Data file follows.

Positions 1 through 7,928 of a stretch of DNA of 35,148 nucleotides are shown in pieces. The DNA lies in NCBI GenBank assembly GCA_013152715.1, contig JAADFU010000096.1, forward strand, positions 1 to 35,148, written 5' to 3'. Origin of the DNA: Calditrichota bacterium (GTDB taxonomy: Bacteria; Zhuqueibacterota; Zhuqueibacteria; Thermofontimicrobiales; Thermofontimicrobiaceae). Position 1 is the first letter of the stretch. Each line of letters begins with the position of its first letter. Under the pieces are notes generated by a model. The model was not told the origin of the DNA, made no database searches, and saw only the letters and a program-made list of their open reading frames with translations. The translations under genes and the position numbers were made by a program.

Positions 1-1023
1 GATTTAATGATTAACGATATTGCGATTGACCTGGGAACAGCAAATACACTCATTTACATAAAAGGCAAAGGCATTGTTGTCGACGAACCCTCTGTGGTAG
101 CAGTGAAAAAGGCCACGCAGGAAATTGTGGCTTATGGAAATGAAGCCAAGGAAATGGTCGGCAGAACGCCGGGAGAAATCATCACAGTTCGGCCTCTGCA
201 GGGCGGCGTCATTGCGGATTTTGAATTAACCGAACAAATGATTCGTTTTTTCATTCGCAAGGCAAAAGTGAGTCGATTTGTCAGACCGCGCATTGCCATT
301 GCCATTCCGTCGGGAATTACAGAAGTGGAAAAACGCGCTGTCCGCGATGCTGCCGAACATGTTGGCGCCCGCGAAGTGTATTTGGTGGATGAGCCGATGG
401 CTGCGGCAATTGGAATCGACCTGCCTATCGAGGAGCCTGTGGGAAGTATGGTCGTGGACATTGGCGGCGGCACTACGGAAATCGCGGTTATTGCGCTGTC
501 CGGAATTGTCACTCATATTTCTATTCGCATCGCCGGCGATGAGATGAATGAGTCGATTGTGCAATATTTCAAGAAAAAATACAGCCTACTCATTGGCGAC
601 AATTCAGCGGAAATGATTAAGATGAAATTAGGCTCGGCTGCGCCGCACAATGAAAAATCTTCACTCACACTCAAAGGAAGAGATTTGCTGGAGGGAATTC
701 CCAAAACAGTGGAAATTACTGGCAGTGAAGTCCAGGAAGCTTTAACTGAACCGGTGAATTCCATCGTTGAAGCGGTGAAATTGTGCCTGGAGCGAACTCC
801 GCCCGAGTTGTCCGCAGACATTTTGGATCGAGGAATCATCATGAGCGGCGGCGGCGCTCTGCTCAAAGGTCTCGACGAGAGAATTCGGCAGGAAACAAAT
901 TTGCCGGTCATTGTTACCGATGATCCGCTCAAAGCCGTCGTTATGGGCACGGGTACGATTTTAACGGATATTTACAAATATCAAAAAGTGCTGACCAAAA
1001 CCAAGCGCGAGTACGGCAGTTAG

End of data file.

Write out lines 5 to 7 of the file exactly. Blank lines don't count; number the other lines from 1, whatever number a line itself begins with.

201 GGGCGGCGTCATTGCGGATTTTGAATTAACCGAACAAATGATTCGTTTTTTCATTCGCAAGGCAAAAGTGAGTCGATTTGTCAGACCGCGCATTGCCATT
301 GCCATTCCGTCGGGAATTACAGAAGTGGAAAAACGCGCTGTCCGCGATGCTGCCGAACATGTTGGCGCCCGCGAAGTGTATTTGGTGGATGAGCCGATGG
401 CTGCGGCAATTGGAATCGACCTGCCTATCGAGGAGCCTGTGGGAAGTATGGTCGTGGACATTGGCGGCGGCACTACGGAAATCGCGGTTATTGCGCTGTC